- For brands in the CPG food and beverage industry, abandoned cart emails are the most effective type of campaign. They have a click-through rate of 7.34%, a conversion rate of 4.03%, and an average $2.60 in revenue per recipient.
- The average SMS form conversion rate is 3.15% for food and beverage brands, with a 0.23% customer conversion rate and an 8.22% click rate.
#cta-visual-pb#<cta-title>Create a high-impact ecommerce site for your CPG ecommerce brand<cta-title>Make your store look and feel as unique as your brand by customizing with the best page builder.Start building for free
5 things to recession-proof your CPG ecommerce strategy
A looming recession can instill fear in any CPG operator’s boots. Let’s look at specific things you should be doing to make it through, with examples from CPG brands doing it successfully.
1. Minimize non-essential expenses
The cost of doing business is rising. Audit recurring expenses to remove non-essential subscriptions and barter with suppliers you’ve built strong relationships. Even the smallest discount can result in healthier profit margins.
Pearly is one beverage CPG brand mitigating inflation by minimizing non-essential expenses. Founder Filip Pejic says this move is to “ensure we can continue to grow profitably and employ our team.”
According to Filip, Pearly’s strategy includes:
- “Auditing our software stack pricing and working with vendors to get temporary discounts for the recession
- Working with suppliers to find savings in our supply chain while maintaining quality
- Minimizing expensive low ROI marketing campaigns while doubling down on profitable areas of our marketing portfolio”
“By focusing on these big pillars, we can ensure we’re not over-spending in any of the major parts of our business and doing our best to set ourselves up for growth in a recessionary environment,” Filip says.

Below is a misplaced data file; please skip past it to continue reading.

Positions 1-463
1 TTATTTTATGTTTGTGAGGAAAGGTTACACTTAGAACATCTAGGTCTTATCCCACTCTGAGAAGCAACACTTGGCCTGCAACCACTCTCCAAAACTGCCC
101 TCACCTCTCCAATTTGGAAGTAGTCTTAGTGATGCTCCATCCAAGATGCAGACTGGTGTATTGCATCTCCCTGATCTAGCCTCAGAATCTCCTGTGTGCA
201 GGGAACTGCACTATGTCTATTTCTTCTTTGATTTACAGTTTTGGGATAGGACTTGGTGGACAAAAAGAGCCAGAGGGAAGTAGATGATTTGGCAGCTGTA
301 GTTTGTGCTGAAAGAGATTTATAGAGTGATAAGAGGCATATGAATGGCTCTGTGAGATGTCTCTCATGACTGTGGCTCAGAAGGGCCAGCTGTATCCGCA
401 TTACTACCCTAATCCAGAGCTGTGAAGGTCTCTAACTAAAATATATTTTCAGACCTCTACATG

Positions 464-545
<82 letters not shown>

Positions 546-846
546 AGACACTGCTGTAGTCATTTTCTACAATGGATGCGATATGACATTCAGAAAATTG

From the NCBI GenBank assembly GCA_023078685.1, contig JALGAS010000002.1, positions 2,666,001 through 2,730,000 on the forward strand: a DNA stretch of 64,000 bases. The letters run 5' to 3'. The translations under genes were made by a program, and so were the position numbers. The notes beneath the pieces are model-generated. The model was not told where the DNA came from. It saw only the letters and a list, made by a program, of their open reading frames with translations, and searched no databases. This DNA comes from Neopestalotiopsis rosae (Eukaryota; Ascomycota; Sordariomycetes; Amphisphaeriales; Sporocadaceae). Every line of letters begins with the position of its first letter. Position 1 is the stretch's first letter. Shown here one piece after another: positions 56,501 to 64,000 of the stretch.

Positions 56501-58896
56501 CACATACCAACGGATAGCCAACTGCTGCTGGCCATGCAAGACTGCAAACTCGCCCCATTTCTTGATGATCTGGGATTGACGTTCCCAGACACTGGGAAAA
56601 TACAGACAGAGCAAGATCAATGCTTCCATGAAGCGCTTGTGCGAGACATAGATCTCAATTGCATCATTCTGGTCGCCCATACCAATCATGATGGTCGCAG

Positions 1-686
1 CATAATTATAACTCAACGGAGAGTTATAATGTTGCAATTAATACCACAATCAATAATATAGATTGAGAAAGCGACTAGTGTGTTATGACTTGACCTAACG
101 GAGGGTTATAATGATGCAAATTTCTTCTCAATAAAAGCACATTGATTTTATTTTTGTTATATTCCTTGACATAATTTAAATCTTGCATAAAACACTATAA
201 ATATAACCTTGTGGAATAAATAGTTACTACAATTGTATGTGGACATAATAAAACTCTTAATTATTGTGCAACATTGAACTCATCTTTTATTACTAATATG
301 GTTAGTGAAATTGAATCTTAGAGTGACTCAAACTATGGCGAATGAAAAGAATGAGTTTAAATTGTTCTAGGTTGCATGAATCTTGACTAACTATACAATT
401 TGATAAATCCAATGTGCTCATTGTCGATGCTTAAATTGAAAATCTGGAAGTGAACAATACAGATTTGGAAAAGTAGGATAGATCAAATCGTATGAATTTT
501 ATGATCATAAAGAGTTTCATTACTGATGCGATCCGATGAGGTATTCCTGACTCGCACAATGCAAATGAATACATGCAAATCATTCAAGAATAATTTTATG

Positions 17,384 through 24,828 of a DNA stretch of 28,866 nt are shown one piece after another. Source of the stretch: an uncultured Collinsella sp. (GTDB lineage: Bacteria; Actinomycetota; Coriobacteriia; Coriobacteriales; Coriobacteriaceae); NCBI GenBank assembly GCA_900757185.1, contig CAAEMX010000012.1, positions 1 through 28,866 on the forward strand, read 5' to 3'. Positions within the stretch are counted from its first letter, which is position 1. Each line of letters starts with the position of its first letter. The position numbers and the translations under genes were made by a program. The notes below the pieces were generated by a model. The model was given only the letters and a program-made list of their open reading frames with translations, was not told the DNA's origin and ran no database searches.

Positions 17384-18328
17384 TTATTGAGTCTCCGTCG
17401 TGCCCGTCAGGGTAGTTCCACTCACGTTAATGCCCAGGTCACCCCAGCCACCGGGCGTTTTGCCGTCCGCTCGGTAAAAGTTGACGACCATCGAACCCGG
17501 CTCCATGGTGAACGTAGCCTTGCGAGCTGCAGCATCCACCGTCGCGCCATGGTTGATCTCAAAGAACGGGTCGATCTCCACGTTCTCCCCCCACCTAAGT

“Beyond fulfillment, there is an opportunity to scale operations by leveraging third-party suppliers for packaging, assembly, and other operational needs. This may be different for each brand, but at scale, it allows brands to spend less time managing operations in-house and potentially save on costs.”— Filip Pejic, founder of Pearly
2. Prioritize community commerce
CPG operators who build a loyal community build a protective moat around their brand. Community helps shield against reducing consumer spend and rising costs.
“Last decade’s ecommerce playbook involved buying customers on Facebook with other people’s money,” says Paul Jauregui, co-founder of BK Beauty. “Those days are over.
“This decade’s winning strategy is “audience-first,” where brands earn customers with content and community. In today’s connected world, content builds community, and community fuels commerce.”
The beauty brand produces TikTok and Instagram content that shows the behind-the-scenes of building the business. Followers leave comments to celebrate the brand’s small—yet impactful—wins: thanking them for the handwritten note in their order and praising their small but mighty team.
Paul continues, “Content creators with loyal audiences will unlock their full market potential by launching or partnering with consumer product brands. “Audience-first” strategies have breached the “large sums of capital” moat. Your audience, authenticity, and focused product release are the new fuel.”
3. Explore strategic financing
Venture capital is drying up. Interest rates have doubled in two years. Due to weaker economic sentiment, more than a quarter of businesses expect raising money to be more difficult this year.
CPG companies have to remain competitive with fewer resources.
In an interview, Ignacio Semerene, co-founder of Bags, said, “Brands that want to survive and thrive over the next year and beyond need to focus on establishing an authentic brand and community, growing revenue to cash flow positivity, and avoiding the pitfalls of expensive credit card debt through strategic financing that they’re planning for now.”
If you’re one of the 73% of brands that plan to rely on external investors in 2023, explore strategic financing options, such as:
- Merchant cash advances
- Lending from friends and family
- Government funding or grants
- Revenue-based loans from providers like Shopify Capital
“I see a lot more competition, with a potential for excess inventory for many companies, which will result in a drop in prices for consumers. Companies unable to unload their inventory will go out of business. As the economy returns, those who’ve managed their P&Ls will thrive.” — Eric Bandholz, founder of Beardbrand